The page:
Every home no matter the size or layout can benefit from a whole house color scheme. It doesn’t matter if your home is an open floor plan or a series of separate rooms. It seems more obvious to use coordinated colors in an open floor plan or small space, but even in a home with separate rooms you don’t want to turn the corner and have a jarring effect caused by an out of place color.
Before We Begin
- Decide on 2 -3 of your absolute favorite colors. If you’re going to use them throughout your home, you’d better really like them!
- Decide what mood you want to convey throughout your home. Relaxed, dramatic, romantic, etc. This will help guide you in terms of color saturation (how intense/bright the color is) and how much of it you use.
Types of Color Schemes
Monochromatic – pick one color and use different hues. For instance, blue: different hues range from the coolest, ice blues to deep indigos.
Harmonious/analogous – this color scheme uses colors adjacent, or next to each other on the color wheel. For example, blue, green, yellow or purple, red, orange. This color scheme is very livable and generally feels relaxing and calm.
Complementary – Complementary colors are directly opposite each other on the color wheel. For example, blue and orange, yellow and purple, red and green. This type of color scheme is not for the color-shy. It is a more energetic and lively color scheme, because it is all about contrast. Using complementary colors can be a great way to to tone down other colors, though. For instance, if your home a lot of brass (yellow), blue is the complement to yellow and will help provide a beautiful contrast.
Picking Your Whole House Color Scheme
If you are lucky enough to be starting from scratch, then your walls are the first consideration. The biggest mistake I made when decorating my first home was painting every room a completely different color. Think gray in one room, green in the next, and yet even pink in another! Yikes!
If you like to change up your decor frequently then it is especially important that you keep your walls a light neutral color. Then any other decor or changes in color scheme are easy to work in. Now, when I say neutral don’t immediately go to beige. There’s so many colors that can be a “neutral”. For instance, my neutral is gray – every room in my home is some variation of gray. Whether it’s a medium gray, dove gray, warm gray, cool gray or even a blue/gray – they are all neutrals.
The neutrals you will pick for you home will fall into one of two categories: warm neutrals or cool neutrals.
- Warm neutrals are beige, ivory, taupe, nude, sand and blush.
- Cool neutrals are white, blue and gray and the play well with more saturated versions of the same color.
Once you’ve chosen your neutral, pick 1-5 other colors that will act as your main accent colors and (optionally) one color that you will use sparingly as a saturated “pop” of color.
Example of My Whole House Color Scheme
Blue is my absolutely favorite color. I’ve always been drawn to blue and I know I will never tire of it. However, I love blue decor (throw pillows, vases, etc. etc.)- I don’t really want all the walls in my home to be blue. So instead, I chose an accent of gray which works with pretty much any color scheme. In this case, a neutral of white or cream would work equally well on the walls in my home.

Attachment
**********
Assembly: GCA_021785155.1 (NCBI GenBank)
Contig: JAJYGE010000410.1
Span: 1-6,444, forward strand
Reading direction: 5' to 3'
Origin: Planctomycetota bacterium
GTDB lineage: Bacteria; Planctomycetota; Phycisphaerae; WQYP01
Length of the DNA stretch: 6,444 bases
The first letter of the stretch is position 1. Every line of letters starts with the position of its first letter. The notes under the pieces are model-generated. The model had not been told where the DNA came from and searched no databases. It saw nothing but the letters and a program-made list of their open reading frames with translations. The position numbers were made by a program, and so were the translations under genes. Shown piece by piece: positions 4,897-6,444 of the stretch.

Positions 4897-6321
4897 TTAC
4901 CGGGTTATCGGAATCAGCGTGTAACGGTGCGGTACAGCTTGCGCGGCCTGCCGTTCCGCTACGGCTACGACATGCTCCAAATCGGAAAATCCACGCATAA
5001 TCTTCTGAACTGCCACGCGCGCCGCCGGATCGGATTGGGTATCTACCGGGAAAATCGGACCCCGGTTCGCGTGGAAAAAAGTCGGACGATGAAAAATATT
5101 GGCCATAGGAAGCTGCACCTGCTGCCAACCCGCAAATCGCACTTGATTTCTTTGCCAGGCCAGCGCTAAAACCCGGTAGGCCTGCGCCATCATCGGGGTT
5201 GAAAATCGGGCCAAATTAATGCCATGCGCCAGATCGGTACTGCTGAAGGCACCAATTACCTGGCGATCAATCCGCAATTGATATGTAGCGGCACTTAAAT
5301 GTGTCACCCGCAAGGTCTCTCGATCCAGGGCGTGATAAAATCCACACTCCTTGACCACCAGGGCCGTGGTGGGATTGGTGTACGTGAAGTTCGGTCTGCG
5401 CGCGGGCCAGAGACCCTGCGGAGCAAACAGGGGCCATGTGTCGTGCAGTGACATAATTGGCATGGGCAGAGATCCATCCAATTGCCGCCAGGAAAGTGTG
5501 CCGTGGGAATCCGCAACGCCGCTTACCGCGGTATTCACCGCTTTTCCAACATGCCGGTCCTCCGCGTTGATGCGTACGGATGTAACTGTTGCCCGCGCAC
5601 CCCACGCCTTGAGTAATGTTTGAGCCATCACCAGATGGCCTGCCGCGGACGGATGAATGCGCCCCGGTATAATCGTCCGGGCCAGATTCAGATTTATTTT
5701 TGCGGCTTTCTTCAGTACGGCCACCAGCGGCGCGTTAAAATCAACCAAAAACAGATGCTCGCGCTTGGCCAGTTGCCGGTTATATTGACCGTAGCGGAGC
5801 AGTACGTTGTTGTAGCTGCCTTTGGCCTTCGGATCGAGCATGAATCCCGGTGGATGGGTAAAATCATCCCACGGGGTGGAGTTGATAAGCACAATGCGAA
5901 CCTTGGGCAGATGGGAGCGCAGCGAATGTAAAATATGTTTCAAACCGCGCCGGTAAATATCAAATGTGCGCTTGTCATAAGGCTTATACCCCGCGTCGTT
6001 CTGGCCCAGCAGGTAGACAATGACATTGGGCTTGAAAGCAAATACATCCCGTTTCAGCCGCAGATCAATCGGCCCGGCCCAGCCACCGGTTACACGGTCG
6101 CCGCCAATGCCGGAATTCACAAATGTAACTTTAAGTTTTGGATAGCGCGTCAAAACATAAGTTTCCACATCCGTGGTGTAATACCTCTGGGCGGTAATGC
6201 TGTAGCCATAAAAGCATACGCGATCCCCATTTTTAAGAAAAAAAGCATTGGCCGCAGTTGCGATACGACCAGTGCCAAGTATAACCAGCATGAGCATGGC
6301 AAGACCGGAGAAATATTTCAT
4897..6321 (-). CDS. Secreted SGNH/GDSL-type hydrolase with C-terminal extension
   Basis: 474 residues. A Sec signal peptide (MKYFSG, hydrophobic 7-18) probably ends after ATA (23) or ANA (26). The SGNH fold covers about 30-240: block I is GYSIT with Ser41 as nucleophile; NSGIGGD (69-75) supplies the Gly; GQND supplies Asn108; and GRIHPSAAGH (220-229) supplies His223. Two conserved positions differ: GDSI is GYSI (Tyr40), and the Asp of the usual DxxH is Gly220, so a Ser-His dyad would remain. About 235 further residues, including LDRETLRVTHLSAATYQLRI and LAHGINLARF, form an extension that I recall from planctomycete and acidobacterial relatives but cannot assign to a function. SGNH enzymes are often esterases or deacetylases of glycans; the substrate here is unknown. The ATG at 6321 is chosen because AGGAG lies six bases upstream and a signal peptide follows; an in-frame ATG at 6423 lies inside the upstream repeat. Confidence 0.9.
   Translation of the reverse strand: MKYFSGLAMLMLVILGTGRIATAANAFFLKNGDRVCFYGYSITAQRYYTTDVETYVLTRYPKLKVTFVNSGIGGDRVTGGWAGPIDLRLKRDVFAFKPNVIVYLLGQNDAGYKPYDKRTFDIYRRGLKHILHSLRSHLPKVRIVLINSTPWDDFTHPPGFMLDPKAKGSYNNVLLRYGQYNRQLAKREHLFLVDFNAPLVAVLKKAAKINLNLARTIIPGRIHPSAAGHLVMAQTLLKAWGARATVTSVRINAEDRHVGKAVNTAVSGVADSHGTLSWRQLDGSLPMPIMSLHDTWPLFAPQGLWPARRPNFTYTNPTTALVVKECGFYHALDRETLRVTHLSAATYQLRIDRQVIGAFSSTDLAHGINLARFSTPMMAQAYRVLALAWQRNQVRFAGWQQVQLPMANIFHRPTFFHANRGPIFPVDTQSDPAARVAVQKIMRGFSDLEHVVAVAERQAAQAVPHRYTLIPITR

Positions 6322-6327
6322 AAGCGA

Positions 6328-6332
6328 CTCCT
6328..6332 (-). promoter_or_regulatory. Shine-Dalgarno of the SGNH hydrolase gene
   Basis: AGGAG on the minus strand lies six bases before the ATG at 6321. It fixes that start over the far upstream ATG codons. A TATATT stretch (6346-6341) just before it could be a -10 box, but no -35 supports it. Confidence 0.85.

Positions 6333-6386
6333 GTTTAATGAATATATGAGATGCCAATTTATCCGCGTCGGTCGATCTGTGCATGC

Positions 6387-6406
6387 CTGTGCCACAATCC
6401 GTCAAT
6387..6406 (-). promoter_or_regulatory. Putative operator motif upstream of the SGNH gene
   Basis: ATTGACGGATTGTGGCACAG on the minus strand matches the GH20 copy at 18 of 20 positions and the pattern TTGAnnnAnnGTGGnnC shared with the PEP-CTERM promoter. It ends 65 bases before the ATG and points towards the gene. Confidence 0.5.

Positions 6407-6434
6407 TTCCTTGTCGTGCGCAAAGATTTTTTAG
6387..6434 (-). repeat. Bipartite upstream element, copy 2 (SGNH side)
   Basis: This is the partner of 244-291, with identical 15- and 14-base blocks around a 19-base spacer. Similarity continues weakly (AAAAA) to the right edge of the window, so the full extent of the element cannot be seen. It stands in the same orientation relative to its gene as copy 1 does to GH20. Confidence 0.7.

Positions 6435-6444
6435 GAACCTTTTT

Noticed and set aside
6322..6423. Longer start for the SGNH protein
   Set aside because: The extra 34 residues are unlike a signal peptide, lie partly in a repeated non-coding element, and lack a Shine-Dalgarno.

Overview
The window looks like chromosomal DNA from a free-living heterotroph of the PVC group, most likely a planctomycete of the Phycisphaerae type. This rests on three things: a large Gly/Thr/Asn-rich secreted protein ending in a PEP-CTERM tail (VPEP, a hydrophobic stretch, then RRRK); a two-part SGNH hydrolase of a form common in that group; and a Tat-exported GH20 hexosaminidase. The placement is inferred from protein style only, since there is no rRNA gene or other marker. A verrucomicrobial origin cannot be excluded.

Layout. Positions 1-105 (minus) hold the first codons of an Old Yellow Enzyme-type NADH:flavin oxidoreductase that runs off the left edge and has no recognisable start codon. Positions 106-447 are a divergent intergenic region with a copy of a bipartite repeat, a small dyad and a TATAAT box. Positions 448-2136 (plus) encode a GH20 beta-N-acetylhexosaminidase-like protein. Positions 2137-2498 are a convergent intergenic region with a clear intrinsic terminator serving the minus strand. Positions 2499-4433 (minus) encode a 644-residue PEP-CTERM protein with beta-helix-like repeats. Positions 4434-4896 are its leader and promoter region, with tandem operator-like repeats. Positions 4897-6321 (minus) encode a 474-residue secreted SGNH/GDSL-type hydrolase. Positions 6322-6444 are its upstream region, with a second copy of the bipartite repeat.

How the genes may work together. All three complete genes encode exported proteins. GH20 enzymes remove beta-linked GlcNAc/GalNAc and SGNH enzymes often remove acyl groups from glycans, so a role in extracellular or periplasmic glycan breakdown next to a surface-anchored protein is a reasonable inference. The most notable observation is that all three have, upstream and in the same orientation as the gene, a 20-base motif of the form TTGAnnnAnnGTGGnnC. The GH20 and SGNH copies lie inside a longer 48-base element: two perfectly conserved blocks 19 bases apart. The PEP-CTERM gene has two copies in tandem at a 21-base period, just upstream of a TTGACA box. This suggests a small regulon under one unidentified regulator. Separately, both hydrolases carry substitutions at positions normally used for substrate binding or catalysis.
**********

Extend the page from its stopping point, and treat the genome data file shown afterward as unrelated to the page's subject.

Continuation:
My accent colors are varying hues of blue, gray, cream, white and beige – a pretty monochromatic color scheme that is both modern, bright and casual. I also like to sparingly use a saturated pop of color, which is usually green.
This color scheme looks slightly different in every room of my house, but I stick to these colors for the most part. I don’t always use green as my pop of color and sometimes I don’t have any majorly saturated pop of color at all.
Let’s see how these colors translate in my living room…
The shades used in the living room, while completely adhering to my color palette, are more muted and not as saturated as some other parts of the house. The muted/softened versions of the colors create a really bright and casual feeling to the space (p.s. there’s lots more living room pics to see in this post)
Again, the same color scheme is used in the basement (see the full reveal here!) but using slightly different shades of the same colors. There’s less emphasis on the lighter colors here and more emphasis on navy and heavy use of dark woods. Instead of the green pop of color, I’ve chosen to accent with lots of gold (the rest of the house mostly has cool silver touches). Because this is an entirely different floor (or if it was an enclosed room), you can get away with switching up the colors a bit more, while retaining the same overall aesthetic as the rest of the house.
Because I am so confident in my color scheme, I had no reservations purchasing a navy blue couch for this space. I know I will love it for years to come and that my colors will always work with it. If you’re unsure, I always suggest picking a neutral shade for your couch. It’s such a big purchase! Stick to beiges, creams, off-whites, light grays (or even mid tone grays) for colors that will work with pretty much any color scheme.
- Use colors you love
- Repeat these colors (or at least one color) throughout your home to help create a sense of flow
- If you find you like to change colors frequently, keep major elements like walls and couches neutral so that they will work with everything.
I hope this has been helpful to you! There’s so much great inspiration out there to help you refine your color palette, so don’t be afraid to hit up Pinterest or Google for inspiration. Found a room that really speaks to you? Copy the color palette! Imitation is the sincerest form of flattery after all :-)
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